The Prob­lem: Bias Train­ing Has a Blind Spot

We have un­cov­ered a sig­nif­i­cant blind spot in im­plicit bias train­ing, which deeply af­fects com­pa­nies’ abil­ity to map, mea­sure and dis­rupt bias: The IAT and re­lated train­ing fo­cus on in­di­vid­u­als who har­bour bias. At first blush, it’s easy to see why, since man­agers and lead­ers are the ones mak­ing hir­ing, fir­ing and pro­mo­tion de­ci­sions — and who are in the po­si­tion to see po­ten­tial in and grant op­por­tu­ni­ties to the em­ploy­ees re­port­ing to them. Yet fo­cus­ing on those who hold un­con­scious bi­ases doesn’t al­low us to un­der­stand how bias is ac­tu­ally show­ing up in a com­pany from day to day.

There is scarce ev­i­dence to show how much in­di­vid­u­als ac­tu­ally act on their un­con­scious bi­ases when they make de­ci­sions. A man­ager who, ac­cord­ing to the IAT or any other such mea­sure, har­bours a host of bi­ases may or may not act upon these in the work­place — in other words, there is no proven cor­re­la­tion be­tween IAT scores and ac­tual de­ci­sion-mak­ing be­hav­iour. Re­ly­ing on the IAT, com­pa­nies are left with­out a clear un­der­stand­ing of how bias is ex­pe­ri­enced in their or­ga­ni­za­tion — or the cost it levies on their bot­tom line.

Com­pa­nies do have other ways of track­ing how em­ploy­ees ex­pe­ri­ence bias and dis­crim­i­na­tion. Many of­fer chan­nels — hu­man re­sources, hot­lines, om­buds­men—for em­ploy­ees to re­port such in­stances. Yet these chan­nels are dis­parate, scat­ter­shot and pri­mar­ily geared to­wards le­gal pro­tec­tion for the com­pany. They do not com­prise a ro­bust dataset from which to an­a­lyze bias’s true cost — or to sur­face ef­fec­tive so­lu­tions to re­me­di­ate it.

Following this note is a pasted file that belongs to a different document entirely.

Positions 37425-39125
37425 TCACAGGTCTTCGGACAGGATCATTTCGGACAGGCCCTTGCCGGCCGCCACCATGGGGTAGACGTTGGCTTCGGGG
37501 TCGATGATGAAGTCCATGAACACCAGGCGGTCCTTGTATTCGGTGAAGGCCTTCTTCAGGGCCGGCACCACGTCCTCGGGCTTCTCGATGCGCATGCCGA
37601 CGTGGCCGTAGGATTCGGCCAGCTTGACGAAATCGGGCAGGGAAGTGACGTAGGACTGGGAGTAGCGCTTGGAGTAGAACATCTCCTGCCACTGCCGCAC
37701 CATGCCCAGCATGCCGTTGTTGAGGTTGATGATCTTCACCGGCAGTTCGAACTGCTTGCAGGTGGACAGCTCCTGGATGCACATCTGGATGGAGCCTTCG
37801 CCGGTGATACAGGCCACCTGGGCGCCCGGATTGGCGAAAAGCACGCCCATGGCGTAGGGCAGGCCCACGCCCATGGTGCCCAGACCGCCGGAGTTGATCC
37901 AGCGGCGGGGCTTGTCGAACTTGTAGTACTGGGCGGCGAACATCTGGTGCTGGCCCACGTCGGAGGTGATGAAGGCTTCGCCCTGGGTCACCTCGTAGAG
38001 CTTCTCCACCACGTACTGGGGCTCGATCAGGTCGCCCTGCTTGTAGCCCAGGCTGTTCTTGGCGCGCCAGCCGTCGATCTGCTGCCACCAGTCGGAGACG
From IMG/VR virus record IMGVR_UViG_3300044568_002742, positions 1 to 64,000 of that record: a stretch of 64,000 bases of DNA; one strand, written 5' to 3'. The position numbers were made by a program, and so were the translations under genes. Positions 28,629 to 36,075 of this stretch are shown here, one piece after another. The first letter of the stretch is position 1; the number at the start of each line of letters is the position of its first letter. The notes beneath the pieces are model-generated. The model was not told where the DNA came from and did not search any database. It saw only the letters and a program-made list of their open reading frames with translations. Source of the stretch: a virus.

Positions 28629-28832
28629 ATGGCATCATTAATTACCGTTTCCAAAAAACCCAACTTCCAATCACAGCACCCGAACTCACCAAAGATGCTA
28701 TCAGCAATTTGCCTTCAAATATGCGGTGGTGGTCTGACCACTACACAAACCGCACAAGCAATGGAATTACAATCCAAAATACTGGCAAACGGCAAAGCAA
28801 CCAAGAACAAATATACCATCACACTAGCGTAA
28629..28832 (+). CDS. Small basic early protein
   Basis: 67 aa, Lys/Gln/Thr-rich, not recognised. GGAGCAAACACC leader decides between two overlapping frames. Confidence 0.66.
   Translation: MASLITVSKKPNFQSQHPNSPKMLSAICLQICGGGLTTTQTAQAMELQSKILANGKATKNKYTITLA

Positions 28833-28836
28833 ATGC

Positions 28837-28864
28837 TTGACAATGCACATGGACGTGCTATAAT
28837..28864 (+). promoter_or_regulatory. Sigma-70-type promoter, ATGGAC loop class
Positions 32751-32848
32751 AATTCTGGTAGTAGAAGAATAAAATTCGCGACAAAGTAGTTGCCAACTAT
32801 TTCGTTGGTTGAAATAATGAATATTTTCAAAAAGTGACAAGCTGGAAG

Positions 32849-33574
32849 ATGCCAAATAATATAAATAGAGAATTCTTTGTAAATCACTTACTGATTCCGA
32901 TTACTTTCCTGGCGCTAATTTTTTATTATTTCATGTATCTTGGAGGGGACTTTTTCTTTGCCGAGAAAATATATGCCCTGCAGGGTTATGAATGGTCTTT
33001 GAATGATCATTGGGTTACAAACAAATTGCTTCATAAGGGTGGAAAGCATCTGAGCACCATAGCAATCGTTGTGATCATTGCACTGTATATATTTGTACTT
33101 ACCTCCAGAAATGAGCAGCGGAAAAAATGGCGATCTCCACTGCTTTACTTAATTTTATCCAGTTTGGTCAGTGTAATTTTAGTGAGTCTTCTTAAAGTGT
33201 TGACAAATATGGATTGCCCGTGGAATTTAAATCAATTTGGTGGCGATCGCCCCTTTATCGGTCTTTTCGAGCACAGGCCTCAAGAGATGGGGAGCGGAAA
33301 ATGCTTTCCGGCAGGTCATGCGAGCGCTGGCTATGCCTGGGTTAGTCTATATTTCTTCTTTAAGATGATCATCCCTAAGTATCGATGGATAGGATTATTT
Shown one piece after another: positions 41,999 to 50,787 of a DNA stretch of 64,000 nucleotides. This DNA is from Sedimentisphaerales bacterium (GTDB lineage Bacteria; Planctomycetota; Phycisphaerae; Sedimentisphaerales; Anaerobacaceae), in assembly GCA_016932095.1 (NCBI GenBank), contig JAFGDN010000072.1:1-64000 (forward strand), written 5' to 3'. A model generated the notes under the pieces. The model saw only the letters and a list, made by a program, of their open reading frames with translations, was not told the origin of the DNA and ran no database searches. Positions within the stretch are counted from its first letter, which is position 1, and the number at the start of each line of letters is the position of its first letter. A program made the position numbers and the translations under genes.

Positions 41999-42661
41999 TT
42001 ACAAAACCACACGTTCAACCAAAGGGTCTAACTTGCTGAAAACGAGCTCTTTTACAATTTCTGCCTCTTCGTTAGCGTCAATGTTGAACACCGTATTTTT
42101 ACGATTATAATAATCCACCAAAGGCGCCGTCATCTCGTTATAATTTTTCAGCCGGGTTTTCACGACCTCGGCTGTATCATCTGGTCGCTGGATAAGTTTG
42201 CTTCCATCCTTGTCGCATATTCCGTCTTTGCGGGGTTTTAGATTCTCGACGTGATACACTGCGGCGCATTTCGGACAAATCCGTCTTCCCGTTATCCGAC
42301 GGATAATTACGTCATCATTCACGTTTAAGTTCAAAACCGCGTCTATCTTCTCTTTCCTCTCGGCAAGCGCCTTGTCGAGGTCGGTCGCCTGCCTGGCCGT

All too of­ten, the ‘so­lu­tion’ for mit­i­gat­ing bias is light-handed: Ask­ing in­di­vid­u­als who go through train­ing to try to re­sist their own bi­ases, or to call oth­ers out on their bi­ases in the mo­ment. This ig­nores the cul­ture and pro­cesses that gov­ern be­hav­iour — which might them­selves be bi­ased. Ask­ing in­di­vid­u­als to fix their own bi­ases fails to ad­dress sys­temic pres­sures that re­ward ‘fast think­ing’ or gut de­ci­sion-mak­ing—pres­sures that en­sure cur­rent lead­er­ship archetypes are repli­cated.

Decades of re­search af­firm that when sys­tems, pro­cesses and cul­ture are changed, in­di­vid­u­als are curbed from mak­ing re­flex­ive or bi­ased de­ci­sions. For ex­am­ple, say or­ches­tras had, in­stead of in­stalling screens, asked hir­ing com­mit­tee mem­bers to con­sider their own bi­ases when au­di­tion­ing mu­si­cians? The re­sults would not likely have been nearly as dra­matic.

A New Ap­proach to Bias

Armed with soft­ware that ‘blinds’ the vet­ting of job can­di­dates and with rig­or­ous pro­to­cols to cod­ify the in­ter­view process, some tal­ent spe­cial­ists have made sig­nif­i­cant progress in dis­rupt­ing bias in hir­ing de­ci­sions. But in de­ci­sions af­fect­ing tal­ent de­vel­op­ment and pro­gres­sion, bias is much harder to de­tect, let alone dis­rupt — and far less progress has been made in this area. That’s be­cause de­ter­min­ing who should ad­vance de­pends not just on assess­ing per­for­mance, but on assess­ing po­ten­tial as well—a no­to­ri­ously sub­jec­tive ex­er­cise.

Such as­sess­ments take place in the thou­sands of spot de­ci­sions lead­ing up to an an­nual per­for­mance re­view. Ev­ery day, week and month, man­agers make de­ci­sions about which tasks, clients, pro­jects and roles are as­signed to a given team mem­ber, and these seem­ingly mi­nor judg­ments in­form big­ger de­ter­mi­na­tions: Who will be awarded op­por­tu­ni­ties for learn­ing and de­vel­op­ment, in­ter­na­tional ro­ta­tions and stretch as­sign­ments? In­deed, life­time ca­reer out­comes are the cul­mi­na­tion of mo­men­tary as­sess­ments of in­di­vid­ual po­ten­tial — as­sess­ments that of­ten de­pend on sub­jec­tive as­sump­tions — a ripe breed­ing ground for bias.